Settlement Services International (SSI) has welcomed news that a person’s birthplace and languages spoken will be recorded when they receive a COVID-19 vaccine or test positive to the virus.
The information will help officials identify gaps in the public health response, so they can target resources, adjust tracing strategies and better engage community leaders.
“This is an important way to address a potential gap in the vaccination strategy, to monitor health outcomes and to achieve health equity,” said SSI CEO Violet Roumeliotis.
With overseas data suggesting ethnic minorities are less likely to get the COVID-19 vaccine, Australia’s community leaders and academics have pushed for data collection on ethnicity in the same way gender, Indigenous background and age are recorded.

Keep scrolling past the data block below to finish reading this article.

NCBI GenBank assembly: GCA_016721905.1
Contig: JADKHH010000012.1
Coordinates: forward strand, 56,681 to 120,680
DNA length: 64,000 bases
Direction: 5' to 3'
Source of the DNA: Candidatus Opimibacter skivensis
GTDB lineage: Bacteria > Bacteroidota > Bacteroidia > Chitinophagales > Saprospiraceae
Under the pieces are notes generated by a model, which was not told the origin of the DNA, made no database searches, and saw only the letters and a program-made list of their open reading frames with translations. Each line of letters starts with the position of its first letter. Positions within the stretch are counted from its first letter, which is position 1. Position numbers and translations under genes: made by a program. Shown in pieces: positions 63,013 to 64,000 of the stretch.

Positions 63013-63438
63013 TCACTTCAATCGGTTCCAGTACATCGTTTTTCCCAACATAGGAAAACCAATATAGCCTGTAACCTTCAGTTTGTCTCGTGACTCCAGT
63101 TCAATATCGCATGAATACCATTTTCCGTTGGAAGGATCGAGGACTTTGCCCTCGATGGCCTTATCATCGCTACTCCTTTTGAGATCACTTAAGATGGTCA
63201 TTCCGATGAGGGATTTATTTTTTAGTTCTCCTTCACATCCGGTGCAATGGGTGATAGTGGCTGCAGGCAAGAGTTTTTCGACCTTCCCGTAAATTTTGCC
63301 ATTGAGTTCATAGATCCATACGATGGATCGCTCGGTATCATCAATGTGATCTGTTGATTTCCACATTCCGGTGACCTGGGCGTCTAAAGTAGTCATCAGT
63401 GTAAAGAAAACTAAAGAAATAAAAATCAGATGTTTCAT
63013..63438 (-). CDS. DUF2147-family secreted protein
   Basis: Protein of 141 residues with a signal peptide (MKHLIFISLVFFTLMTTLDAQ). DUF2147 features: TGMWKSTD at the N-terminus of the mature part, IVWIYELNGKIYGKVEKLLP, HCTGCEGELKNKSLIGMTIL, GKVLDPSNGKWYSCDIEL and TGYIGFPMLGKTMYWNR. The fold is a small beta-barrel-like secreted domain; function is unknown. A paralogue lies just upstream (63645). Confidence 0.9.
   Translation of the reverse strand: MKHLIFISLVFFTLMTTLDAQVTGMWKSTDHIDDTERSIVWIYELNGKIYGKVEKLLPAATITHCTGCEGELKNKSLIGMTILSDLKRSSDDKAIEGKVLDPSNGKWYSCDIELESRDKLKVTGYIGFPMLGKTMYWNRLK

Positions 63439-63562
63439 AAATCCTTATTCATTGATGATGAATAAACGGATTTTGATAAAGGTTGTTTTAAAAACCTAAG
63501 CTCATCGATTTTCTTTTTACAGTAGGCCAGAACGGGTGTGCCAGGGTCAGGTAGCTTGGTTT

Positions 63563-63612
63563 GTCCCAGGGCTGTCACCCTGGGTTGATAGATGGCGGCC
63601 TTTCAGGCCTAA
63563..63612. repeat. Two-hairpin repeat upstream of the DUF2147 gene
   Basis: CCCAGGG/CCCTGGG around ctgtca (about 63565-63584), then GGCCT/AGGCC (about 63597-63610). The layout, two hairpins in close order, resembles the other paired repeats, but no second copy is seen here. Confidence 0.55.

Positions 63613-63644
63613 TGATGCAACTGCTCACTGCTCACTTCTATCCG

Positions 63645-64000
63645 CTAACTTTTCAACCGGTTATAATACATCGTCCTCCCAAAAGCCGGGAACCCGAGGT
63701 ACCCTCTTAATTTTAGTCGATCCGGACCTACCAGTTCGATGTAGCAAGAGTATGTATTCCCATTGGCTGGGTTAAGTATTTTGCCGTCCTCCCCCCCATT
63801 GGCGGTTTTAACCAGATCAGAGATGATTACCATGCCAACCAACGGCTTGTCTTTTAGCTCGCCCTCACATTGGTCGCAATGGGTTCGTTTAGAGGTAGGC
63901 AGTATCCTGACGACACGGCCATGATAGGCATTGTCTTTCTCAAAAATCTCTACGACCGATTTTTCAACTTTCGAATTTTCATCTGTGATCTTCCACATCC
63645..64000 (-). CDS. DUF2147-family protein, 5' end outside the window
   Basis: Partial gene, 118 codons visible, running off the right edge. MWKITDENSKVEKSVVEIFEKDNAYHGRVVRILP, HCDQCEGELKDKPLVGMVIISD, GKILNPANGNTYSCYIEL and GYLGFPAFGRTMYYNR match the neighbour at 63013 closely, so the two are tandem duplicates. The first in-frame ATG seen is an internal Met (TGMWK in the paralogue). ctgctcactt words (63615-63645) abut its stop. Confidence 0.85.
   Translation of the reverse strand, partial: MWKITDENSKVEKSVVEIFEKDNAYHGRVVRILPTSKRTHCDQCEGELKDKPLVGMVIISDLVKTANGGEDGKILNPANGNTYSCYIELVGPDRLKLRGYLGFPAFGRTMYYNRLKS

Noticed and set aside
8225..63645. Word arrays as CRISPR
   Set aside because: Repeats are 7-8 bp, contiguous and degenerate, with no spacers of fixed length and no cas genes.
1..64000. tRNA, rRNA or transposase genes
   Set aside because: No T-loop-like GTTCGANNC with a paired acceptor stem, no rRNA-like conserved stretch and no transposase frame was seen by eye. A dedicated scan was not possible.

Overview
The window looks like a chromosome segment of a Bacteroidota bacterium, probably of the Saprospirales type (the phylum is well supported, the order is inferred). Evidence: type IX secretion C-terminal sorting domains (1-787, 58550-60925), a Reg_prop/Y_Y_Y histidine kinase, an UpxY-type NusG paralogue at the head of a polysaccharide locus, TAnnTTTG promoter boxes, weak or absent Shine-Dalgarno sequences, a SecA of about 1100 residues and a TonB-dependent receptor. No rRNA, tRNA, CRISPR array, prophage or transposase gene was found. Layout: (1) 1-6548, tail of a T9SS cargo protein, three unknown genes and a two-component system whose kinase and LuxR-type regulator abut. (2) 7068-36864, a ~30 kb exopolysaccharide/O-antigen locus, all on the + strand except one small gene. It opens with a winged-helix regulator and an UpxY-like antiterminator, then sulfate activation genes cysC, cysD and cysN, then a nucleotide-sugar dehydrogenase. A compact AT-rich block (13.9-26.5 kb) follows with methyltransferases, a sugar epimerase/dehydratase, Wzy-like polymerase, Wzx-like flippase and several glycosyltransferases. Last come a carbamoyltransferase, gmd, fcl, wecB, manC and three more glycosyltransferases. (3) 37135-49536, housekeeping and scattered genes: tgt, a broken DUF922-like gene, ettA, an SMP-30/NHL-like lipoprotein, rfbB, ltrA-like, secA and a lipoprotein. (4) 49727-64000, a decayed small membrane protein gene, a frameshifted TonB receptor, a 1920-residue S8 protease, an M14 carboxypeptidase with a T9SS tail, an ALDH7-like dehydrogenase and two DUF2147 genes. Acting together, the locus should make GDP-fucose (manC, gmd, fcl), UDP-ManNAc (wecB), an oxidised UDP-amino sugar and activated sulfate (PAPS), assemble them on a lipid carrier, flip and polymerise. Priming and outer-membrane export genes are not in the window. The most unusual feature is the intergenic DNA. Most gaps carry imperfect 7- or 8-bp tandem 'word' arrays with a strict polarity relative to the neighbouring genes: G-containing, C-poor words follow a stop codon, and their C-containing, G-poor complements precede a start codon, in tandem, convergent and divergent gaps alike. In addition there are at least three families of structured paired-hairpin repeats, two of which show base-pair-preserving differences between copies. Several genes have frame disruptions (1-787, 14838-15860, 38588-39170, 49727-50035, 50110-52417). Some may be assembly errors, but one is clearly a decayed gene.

"It's important to know if vulnerable groups have been affected badly, missed out in the testing regime, or have not been receiving the vaccine,” said Ms Roumeliotis.
SSI, a leading NGO that specialises in supporting people from culturally and linguistically diverse (CALD) backgrounds, has seen the impact of COVID-19 on some of its most vulnerable individuals and communities.
It has also seen the determination of community leaders to prevent the scapegoating of migrant communities during the pandemic and the importance of connecting with people, peer to peer, through trusted relationships, to communicate health and safety messages.
SSI previously welcomed the government’s decision to roll out a COVID-19 vaccination public information campaign, targeting peak multicultural organisations to help reach culturally and linguistically diverse communities.